I’ve been suspicious of claims that individuals or teams are extra special good with two outs ever since this episode in 2004, when the announcers on a random game I was watching talked up the Anaheim Angels’ two-out run-scoring prowess as a measure of their character. They never gave up on an inning and all that.

The talk sounded like hooey to me, and after digging into the numbers a very little, I discovered that hooey was praising with faint damnation. All the original, context-free graphic, the one that sent analyst Buck Martinez into paroxysms of praise for their scrappiness, had said was that the Angels that year were scoring 40 percent of their runs with two outs.

It turned out that 40 percent wasn’t much above league average or much better than the percentage of the team in the other dugout that day, the Chicago White Sox, who had been about a .500 team for a few years and were a year away from being thought of as scrappy.

I also found out that the New York Yankees and Minnesota Twins, who were both leading their divisions, didn’t score many runs with two outs, percentage-wise, and the Kansas City Royals, who were last in the league, did.

Since then, whenever I’ve bothered to check on someone’s claims that some player or team is great at scoring with two outs, that claim has turned out to be hooey. It’s usually an anecdotal observation — the Monsters have scored five of their six runs tonight with two outs! — or a product of the fact that more than a third of all runs score with two outs, so most teams look pretty good as two-out run scorers if you think that the average team ought to score 33.3 percent of their runs with two outs.

League averages are pretty constant. It varies by a percent or two from year to year, but you can count on teams scoring about 23 percent of their runs with no outs, 39 percent with one out and 38 percent with two outs.

So Marlon Byrd of the Chicago Cubs has a blog on MLBlogs.com, and the other day he addressed his own extra special goodness at driving in runs with two outs. This is probably because, at the time he wrote the post, Byrd had 13 RBIs, and 11 of them had come with two down. That’s 85 percent! He now has 15 RBIs, 12 with two outs.

I have no clue why I have so many two-out RBI. Ron Washington pointed it out to me last year. He told me that with two outs, I drive in more runs than I do with less than two outs. He was trying to figure out what my approach was. I said, I’m just trying to bring them in, bottom line. I don’t know. When you see a guy out there, you have to try to keep your focus and try not to do too much and not change anything as far as trying to put the ball in play. I try to relax a little more and just touch the ball — I learned that from Bobby Abreu. He’s unbelievable driving guys in. Just hit it where it’s pitched and sort of flick at the ball and let it hit your bat instead of really trying to drive the ball into the gap.

I don’t think about the pitcher at all, not one bit. I try to stick to my game plan and try to keep it simple and clear my head as much as possible. The more you start thinking, the more you forget about the ball. I just try to see the ball and put it in a good spot and not try to do too much.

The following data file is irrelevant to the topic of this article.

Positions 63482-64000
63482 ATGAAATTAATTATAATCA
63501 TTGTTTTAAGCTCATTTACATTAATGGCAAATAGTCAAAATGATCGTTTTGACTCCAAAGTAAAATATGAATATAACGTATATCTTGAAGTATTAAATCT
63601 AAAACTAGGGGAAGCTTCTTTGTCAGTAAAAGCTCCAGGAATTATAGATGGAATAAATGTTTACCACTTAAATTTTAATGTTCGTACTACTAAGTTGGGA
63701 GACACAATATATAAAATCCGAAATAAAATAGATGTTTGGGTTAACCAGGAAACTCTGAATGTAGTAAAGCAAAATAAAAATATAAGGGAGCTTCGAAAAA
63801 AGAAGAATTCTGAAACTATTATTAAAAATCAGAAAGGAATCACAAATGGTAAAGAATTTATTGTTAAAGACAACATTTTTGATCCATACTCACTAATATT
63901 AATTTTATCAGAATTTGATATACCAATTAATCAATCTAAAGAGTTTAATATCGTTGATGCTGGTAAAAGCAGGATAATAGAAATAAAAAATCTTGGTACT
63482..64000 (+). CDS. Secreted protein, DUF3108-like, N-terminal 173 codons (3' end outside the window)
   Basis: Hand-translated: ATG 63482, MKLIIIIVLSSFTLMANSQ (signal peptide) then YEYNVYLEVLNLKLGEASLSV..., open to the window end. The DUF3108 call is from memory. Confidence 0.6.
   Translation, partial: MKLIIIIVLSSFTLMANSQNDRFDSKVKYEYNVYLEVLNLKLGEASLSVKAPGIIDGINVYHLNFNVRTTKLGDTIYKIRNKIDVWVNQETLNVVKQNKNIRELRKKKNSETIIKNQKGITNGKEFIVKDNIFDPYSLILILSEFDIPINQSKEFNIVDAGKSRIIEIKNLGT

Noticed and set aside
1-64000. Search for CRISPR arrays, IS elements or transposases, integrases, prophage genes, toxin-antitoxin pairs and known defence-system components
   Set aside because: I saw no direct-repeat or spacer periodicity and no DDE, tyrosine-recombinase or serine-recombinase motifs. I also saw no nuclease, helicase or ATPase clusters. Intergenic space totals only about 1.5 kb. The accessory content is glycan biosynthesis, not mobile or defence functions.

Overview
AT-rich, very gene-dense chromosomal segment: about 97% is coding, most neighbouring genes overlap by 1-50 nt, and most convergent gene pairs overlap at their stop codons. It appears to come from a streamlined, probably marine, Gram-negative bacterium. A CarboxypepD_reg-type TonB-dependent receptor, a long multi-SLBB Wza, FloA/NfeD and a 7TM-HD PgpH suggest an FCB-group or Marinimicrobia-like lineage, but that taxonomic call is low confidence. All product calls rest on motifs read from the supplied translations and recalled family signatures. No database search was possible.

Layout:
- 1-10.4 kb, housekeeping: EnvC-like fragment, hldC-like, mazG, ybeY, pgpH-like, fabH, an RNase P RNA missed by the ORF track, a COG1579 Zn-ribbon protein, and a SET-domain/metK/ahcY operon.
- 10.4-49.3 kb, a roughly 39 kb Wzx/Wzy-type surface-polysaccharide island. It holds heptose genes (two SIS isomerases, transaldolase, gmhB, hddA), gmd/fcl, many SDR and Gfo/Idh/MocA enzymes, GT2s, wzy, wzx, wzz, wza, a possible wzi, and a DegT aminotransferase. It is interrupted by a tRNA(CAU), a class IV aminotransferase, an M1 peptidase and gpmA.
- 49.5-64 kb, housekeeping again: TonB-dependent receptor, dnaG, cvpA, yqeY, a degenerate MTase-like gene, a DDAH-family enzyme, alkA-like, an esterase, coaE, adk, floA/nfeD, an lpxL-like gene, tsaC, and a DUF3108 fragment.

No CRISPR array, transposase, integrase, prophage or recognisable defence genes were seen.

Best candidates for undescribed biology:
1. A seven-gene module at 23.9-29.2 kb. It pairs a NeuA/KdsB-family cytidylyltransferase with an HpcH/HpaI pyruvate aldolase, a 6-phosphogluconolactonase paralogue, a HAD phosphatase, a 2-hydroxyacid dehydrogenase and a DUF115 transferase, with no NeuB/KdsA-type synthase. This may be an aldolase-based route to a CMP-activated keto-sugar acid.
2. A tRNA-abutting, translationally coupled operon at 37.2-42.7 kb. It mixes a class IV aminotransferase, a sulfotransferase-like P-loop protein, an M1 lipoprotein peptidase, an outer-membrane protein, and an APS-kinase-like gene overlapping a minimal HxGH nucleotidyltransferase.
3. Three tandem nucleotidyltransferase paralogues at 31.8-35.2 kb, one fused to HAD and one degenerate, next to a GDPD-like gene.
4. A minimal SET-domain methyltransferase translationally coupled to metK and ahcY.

Now, before I go any farther, let me just say two things. One is that I like Marlon Byrd. I like how he pulled his career out of the scrap heap when he got to Texas after three terrible years in Philadelphia and Washington. I know his big numbers over the last three years were a product of the ballpark in Texas, but even on the road he was better than he’d been in his Lost Period.

Also, he plays on my Scoresheet team, the Lionhearts, so he’s my guy now. He’s put up a .524/.545/.714 line in limited action as a reserve.

The other thing I want to say is that that excerpt is pretty interesting. Big-picture analysis by current players is usually not compelling in the least, but when you get them talking about how they actually approach their jobs, what they’re thinking, you’ve got something, because these guys are the absolute best in the world at what they do. When they talk about it, you might want to listen.

Byrd doesn’t say anything groundbreaking here. Focus, don’t try to do too much, etc. But it’s interesting to me that when Byrd — or Bobby Abreu, we learn — is up there with two outs and runners in scoring position, he’s trying to “touch the ball,” not “drive the ball into the gap.” I didn’t know that.

That said, I couldn’t help myself. I fact-checked him.

Last year, Marlon Byrd got 39 percent of his RBIs with two outs and 44 percent with 1 out. That’s an odd definition of driving in more runs with two outs than with less than two outs — 61 percent with less than two outs — though maybe Washington, his manager at the time, spoke to him at some early point in the season when it was true.

Remember the usual league average is usually 38 percent with two outs, 39 percent with 1 out, and that’s what it was last year, so Byrd does not seem to be some kind of outlier as a two-out RBI guy. In 2008 he got 23 percent of his RBIs with two outs and 45 percent with one out. Where he really stood out was by getting 32 percent of them with no outs. In 2007, his first year in Texas, Byrd got 40 percent of his RBIs with two outs, 37 percent with one out and 23 percent with no outs, almost exactly league average.

This year, as noted, Byrd has 15 RBIs, 12 of them with two outs. Dumb luck and small sample sizes don’t make for good blog posts, I guess. It must be his extra special two-out voodoo powers. And of course at the end of the year Byrd will still have 80 percent of his RBIs with two outs. Because he’s extra special good that way.